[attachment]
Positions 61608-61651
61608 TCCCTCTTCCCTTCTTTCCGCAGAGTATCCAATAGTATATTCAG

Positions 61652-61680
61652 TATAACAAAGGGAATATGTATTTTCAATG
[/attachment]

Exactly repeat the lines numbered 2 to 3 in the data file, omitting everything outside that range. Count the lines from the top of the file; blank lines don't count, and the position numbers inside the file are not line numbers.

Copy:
61608 TCCCTCTTCCCTTCTTTCCGCAGAGTATCCAATAGTATATTCAG

Positions 61652-61680